Review by Brad Walseth
Yes, this release is from 2006, but I just got my hands on a copy and have to say I can see why it made many best of lists from last year. I've always had faith in Branford, even when others (including his famous brother) dissed him for performing with Sting and doing the Tonight Show gig and acting in movies, etc. He had tremendous talent and although his albums were good and often quite interesting in their experimentation and merging of styles, it was thought they were often less focused then some would wish. This all changed in recent years, when he began to seriously emulate his forebears, Sonny Rollins and John Coltrane.
Therefore it is such a pleasure to listen to Braggtown, which may be Branford's best recording yet. Featuring a high-powered quartet of pianist Joey Calderazzo and bassist Eric Revis, the album is nonetheless propelled by Marsalis' incendiary playing backed by the creative work by drummer Jeff "Tain" Watts.
The intense "Jack Baker" starts things off at full steam and is a true highlight, with Marsalis burning hot tenor licks echoing Coltrane, while Watts provides enough firepower underneath to rival the bandleader. Calderazzos playing even sounds somewhat like McCoy Tyner's work with the classic Coltrane quartet.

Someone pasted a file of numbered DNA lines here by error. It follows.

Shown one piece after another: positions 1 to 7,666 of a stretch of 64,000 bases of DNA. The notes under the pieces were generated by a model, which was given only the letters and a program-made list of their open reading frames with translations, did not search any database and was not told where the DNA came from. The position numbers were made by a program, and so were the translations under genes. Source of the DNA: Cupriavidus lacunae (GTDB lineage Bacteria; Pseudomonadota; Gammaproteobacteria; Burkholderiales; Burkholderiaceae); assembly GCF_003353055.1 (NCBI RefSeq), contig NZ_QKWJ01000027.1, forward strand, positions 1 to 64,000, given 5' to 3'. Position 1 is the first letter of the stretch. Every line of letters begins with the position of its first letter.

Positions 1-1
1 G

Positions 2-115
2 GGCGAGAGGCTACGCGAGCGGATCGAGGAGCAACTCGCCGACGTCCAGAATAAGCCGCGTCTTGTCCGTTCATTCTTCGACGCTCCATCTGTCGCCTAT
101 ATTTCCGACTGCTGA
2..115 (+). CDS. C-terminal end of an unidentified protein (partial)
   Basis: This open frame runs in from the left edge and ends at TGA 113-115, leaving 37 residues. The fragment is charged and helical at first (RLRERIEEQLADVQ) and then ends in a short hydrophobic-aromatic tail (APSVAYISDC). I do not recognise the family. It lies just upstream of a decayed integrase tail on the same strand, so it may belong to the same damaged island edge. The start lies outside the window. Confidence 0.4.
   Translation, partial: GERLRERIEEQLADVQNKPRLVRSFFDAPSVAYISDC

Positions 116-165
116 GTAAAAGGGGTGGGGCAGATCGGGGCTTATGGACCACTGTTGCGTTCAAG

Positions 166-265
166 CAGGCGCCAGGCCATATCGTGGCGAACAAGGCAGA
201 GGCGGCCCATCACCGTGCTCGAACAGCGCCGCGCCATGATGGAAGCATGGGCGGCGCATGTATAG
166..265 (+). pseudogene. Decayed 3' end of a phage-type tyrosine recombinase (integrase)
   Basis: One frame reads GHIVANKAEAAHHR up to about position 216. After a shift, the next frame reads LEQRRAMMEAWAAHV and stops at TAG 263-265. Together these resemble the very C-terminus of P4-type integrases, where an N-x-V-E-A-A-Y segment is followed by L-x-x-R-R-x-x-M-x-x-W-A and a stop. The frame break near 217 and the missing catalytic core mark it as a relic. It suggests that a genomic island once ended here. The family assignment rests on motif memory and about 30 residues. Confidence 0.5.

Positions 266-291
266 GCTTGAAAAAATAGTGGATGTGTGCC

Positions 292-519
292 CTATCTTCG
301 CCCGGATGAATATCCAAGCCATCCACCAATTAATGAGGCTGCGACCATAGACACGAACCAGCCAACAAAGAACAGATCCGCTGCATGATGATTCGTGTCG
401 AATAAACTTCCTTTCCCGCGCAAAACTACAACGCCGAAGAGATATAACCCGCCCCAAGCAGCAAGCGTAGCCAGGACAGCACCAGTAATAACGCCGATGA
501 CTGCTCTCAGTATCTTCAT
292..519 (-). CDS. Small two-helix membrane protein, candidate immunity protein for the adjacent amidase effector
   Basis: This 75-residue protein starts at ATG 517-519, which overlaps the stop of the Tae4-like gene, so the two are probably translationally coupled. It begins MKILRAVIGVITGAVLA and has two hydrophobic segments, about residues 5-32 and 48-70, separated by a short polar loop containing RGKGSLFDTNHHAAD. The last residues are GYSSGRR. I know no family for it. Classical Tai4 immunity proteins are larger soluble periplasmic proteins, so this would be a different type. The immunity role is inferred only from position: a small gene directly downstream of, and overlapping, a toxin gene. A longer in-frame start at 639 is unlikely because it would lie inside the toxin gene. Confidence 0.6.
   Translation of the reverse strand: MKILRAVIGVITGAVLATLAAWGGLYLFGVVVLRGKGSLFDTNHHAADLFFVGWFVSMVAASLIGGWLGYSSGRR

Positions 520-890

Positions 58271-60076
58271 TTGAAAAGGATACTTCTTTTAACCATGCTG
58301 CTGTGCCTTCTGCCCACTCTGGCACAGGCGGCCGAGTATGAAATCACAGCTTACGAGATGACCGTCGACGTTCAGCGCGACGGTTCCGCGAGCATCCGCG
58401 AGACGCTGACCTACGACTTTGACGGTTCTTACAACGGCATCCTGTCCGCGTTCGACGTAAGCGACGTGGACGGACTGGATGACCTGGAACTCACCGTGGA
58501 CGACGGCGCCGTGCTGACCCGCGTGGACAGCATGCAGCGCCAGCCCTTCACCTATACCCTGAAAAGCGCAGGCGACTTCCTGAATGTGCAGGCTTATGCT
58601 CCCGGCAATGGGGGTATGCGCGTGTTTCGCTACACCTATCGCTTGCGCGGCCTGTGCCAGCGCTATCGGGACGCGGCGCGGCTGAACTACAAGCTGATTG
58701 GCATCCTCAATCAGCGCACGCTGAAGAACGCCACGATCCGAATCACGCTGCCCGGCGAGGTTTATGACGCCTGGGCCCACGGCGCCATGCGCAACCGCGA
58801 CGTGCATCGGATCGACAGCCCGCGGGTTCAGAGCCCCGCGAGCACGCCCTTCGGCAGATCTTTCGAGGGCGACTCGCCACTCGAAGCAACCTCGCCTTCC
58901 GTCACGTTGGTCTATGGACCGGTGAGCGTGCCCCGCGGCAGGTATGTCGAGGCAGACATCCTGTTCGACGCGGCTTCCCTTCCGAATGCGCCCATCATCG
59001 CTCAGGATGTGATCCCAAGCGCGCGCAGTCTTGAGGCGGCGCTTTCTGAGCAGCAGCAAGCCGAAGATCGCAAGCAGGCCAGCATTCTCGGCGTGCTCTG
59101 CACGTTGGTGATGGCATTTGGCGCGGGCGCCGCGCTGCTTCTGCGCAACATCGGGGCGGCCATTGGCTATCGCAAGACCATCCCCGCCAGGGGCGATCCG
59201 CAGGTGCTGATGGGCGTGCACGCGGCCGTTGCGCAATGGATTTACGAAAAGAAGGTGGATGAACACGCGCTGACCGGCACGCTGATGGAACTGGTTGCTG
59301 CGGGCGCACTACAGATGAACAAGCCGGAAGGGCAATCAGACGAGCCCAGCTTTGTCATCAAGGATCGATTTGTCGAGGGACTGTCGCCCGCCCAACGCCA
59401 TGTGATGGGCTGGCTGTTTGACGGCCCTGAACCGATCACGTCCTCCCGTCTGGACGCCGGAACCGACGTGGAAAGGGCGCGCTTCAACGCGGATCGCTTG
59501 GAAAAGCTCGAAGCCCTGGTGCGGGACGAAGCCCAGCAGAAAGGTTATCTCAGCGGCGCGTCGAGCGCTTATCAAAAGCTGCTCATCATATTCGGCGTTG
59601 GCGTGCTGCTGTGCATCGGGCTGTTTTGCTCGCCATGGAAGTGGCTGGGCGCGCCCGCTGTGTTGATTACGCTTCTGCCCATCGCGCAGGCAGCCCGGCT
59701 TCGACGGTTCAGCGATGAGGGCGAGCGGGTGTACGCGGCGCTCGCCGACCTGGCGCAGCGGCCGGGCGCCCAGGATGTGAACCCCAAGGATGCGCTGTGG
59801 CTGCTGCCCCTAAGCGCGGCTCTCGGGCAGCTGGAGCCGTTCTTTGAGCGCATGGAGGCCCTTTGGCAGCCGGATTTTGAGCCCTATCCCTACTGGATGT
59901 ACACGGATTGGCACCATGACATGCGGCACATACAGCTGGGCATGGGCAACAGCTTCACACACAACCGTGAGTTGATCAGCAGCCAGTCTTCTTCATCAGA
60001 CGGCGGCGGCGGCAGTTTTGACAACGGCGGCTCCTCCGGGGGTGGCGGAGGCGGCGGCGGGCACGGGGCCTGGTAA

As perhaps the best soprano sax player since Wayne Shorter, nearly half the album is filled with slow ballads like the delicate "Hope" that are in a similar vein to the music on his all ballad album "Eternal" (2004), and these pieces are lovely and emotional. No one else plays the soprano sax like this. In fact this instrument is notorious for being misused, but Branford is a master and the lines he coaxes from his sax during the climax of this song are entrancing.
"Fate" adds a bit of a Latin touch to another slower tempo ballad that features a wonderful Calderazzo solo and some long lyrical lines from Marsalis. Watts' "Blakzilla" lumbers powerfully in 13/8 with Revis and Watts laying down the rhythm and allowing Marsalis to blow Coltrane-inspired (but not stolen) licks. Featuring another stellar drum solo by Watts, one of the best and most creative drummers of the current era, this tune is heart-pounding and satisfying with another great solo by Tain.
The classical and jazz worlds meet on Henry Purcell's "O Solitude," and reminds one of just how multi-talented Branford has always been. Like his brother Wynton, he seems equally at home in either genre, turning this piece into a haunting mixture of styles. "Sir Roderick, the Aloof" is like its title, a bit odd, but charming anyway, with nice solos by Revis and Calderazzo and of course, Marsalis on soprano.
Finally, the album ending "Black Elk Speaks" is a powerful composition full of righteous anger and energy. The entire band attacks relentlessly until the middle section when Calderazzo takes an extended solo that moves from highly-original tonal adventures back into more of a straight ahead jazz feel in a very creative manner. Revis takes a beautifully brutal solo while chanting "Today is a beautiful day to die" before plunging back into the main theme and ending on a long cry on Marsalis' tenor. Heady, aggressive stuff that is well worth the trip to Braggtown.